It's a good thing children look so angelic when they're sleeping? 

Lentils, Insanity and Dinosaur Trains

I used to hate it when my parents sat us all down for a "family pow wow".  They were epic come to Jesus talks that usually ended with us all getting up early, doing more chores and sorting out whatever major attitude problems were shaping up into WWIII.  I loathed them so much, that early in our marriage when Jim casually mentioned "let's pow wow" I broke out into a cold sweat and treated the poor man like he'd just suggested a flogging post and torture rack.  

Now I have four kids, and although the word "pow wow" is still strictly forbidden, I realized I totally do the same thing.  Negotiating with a two year old is a slippery slope where you think peeling a banana a certain way or watching a show in the morning is not a big deal, and then before you know it you're standing on your head, holding your mouth a certain way and angling the banana so it correctly lines up with the earth's magnetic field as you peel it at 5 am while you watch the same dinosaur train episode.  ...and you don't even know how it got this bad.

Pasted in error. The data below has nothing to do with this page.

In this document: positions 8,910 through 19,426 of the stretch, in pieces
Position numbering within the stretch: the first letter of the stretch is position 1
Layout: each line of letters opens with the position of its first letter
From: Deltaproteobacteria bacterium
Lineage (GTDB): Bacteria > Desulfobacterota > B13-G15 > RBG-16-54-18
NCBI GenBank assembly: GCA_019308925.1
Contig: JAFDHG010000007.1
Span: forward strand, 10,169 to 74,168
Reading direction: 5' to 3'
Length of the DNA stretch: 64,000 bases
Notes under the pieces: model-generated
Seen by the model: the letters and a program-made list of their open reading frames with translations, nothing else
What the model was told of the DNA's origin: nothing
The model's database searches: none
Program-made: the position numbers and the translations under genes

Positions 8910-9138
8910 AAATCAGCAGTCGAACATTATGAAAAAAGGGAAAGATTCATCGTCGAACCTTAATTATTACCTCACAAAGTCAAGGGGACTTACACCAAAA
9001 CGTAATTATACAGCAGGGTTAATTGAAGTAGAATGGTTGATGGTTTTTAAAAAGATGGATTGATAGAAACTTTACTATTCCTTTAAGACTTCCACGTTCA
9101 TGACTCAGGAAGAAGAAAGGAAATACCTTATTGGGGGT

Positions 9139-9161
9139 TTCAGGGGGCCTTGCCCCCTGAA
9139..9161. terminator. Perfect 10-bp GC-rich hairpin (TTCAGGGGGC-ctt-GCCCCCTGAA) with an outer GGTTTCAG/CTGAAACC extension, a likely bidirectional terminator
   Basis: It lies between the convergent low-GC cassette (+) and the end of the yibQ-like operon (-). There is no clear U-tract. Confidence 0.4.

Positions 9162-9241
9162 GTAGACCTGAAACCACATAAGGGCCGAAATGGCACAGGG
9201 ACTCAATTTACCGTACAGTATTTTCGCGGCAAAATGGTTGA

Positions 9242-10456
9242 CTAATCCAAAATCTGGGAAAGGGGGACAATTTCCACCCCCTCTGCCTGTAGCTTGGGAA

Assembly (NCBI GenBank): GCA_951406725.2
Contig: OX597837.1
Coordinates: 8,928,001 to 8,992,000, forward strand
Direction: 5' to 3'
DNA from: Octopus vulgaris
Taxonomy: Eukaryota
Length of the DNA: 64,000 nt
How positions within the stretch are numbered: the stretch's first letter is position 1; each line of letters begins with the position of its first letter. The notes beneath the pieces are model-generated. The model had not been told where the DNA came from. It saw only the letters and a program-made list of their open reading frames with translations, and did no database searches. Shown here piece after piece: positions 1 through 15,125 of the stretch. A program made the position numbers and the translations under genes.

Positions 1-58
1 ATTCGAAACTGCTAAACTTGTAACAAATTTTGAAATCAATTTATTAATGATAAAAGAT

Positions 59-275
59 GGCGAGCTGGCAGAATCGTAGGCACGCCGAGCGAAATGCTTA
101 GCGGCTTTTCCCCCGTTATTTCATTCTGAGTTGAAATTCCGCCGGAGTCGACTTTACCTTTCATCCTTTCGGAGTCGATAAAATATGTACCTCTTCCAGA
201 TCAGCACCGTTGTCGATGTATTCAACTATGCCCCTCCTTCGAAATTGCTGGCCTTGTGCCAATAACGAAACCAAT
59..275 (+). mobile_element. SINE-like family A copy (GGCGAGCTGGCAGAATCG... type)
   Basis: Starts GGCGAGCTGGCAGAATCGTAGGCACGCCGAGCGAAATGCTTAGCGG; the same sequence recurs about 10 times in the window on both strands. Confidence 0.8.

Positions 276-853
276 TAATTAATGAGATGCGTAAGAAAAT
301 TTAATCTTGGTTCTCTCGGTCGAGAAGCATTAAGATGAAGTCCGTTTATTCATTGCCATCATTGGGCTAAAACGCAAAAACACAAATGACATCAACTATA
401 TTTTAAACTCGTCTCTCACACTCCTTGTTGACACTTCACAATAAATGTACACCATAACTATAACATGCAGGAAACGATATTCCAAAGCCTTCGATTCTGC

Multiply that by four, throw in the end of CC and state testing and it's no wonder people commonly burn out this time of year.  

So I sat all of the kids down and told them we were having a week reset of absolutely no fun (you have to set the standard super low so something like playing math bingo feels like you're getting away with murder). We're doing nothing but learning poetry, reading books, doing math and re-learning how to play nicely with our siblings. I cleaned up our food while I was at it, because I figured you might as well bum everyone out with one swift kick in the pants.  Our diet had slipped from pizza occasionally and cold cereal as an emergency backup to such a high level of consumption that they need to come up with a new scientific classification of consumers for us: Herbivores, Carnivores, Omnivores and the Junkavores.